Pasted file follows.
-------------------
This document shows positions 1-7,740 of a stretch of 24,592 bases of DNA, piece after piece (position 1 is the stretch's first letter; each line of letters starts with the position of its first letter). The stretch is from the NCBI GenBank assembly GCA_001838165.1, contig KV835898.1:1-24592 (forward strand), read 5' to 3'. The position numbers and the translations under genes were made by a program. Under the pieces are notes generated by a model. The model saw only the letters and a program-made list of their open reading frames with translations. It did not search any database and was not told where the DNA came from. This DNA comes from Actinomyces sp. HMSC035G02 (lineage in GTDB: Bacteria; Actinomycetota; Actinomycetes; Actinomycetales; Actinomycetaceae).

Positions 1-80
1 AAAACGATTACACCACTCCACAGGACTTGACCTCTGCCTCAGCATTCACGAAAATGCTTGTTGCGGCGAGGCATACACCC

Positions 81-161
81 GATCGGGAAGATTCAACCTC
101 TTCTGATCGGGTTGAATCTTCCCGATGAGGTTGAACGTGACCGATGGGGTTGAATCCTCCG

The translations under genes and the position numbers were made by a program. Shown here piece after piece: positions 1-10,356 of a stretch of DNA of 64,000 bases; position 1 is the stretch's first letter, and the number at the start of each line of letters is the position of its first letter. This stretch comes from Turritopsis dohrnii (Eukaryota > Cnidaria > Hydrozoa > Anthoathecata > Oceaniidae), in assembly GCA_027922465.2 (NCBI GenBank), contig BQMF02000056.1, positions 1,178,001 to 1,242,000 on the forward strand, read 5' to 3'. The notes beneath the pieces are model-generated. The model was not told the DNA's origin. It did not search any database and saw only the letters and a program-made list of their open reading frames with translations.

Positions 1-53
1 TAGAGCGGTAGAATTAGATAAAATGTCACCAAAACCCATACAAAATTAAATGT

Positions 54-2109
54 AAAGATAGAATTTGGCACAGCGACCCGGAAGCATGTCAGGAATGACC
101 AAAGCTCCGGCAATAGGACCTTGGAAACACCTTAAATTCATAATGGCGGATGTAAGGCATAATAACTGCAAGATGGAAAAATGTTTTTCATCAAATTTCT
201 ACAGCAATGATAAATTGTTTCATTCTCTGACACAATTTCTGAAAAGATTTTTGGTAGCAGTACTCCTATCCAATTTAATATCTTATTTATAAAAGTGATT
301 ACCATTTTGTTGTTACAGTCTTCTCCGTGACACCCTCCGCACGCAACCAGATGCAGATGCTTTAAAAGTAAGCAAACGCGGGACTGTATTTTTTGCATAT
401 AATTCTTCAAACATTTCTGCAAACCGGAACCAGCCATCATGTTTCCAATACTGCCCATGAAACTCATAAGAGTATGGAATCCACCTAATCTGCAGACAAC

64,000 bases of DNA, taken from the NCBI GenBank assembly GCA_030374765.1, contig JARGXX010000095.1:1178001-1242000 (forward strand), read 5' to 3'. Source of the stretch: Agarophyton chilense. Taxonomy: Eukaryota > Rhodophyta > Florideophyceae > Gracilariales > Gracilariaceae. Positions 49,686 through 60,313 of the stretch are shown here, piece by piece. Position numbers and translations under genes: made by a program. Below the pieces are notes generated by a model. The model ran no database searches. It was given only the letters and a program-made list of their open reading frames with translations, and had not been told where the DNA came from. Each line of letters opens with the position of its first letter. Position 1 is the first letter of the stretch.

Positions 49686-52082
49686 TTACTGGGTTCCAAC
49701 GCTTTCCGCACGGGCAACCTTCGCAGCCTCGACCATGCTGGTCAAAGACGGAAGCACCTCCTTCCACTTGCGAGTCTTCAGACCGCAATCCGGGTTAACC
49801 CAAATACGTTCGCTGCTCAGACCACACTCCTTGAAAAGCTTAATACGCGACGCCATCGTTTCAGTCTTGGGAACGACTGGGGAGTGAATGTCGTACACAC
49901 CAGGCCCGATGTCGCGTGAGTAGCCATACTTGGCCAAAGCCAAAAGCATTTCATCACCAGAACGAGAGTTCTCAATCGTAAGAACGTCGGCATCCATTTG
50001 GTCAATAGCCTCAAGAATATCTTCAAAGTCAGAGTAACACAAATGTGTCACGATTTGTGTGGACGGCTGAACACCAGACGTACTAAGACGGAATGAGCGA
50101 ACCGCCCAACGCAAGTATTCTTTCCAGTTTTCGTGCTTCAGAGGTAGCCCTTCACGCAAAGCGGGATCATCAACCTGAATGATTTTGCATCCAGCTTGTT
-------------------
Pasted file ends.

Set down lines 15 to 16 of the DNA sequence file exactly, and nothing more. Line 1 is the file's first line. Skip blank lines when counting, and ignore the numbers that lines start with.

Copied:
401 AATTCTTCAAACATTTCTGCAAACCGGAACCAGCCATCATGTTTCCAATACTGCCCATGAAACTCATAAGAGTATGGAATCCACCTAATCTGCAGACAAC

64,000 bases of DNA, taken from the NCBI GenBank assembly GCA_030374765.1, contig JARGXX010000095.1:1178001-1242000 (forward strand), read 5' to 3'. Source of the stretch: Agarophyton chilense. Taxonomy: Eukaryota > Rhodophyta > Florideophyceae > Gracilariales > Gracilariaceae. Positions 49,686 through 60,313 of the stretch are shown here, piece by piece. Position numbers and translations under genes: made by a program. Below the pieces are notes generated by a model. The model ran no database searches. It was given only the letters and a program-made list of their open reading frames with translations, and had not been told where the DNA came from. Each line of letters opens with the position of its first letter. Position 1 is the first letter of the stretch.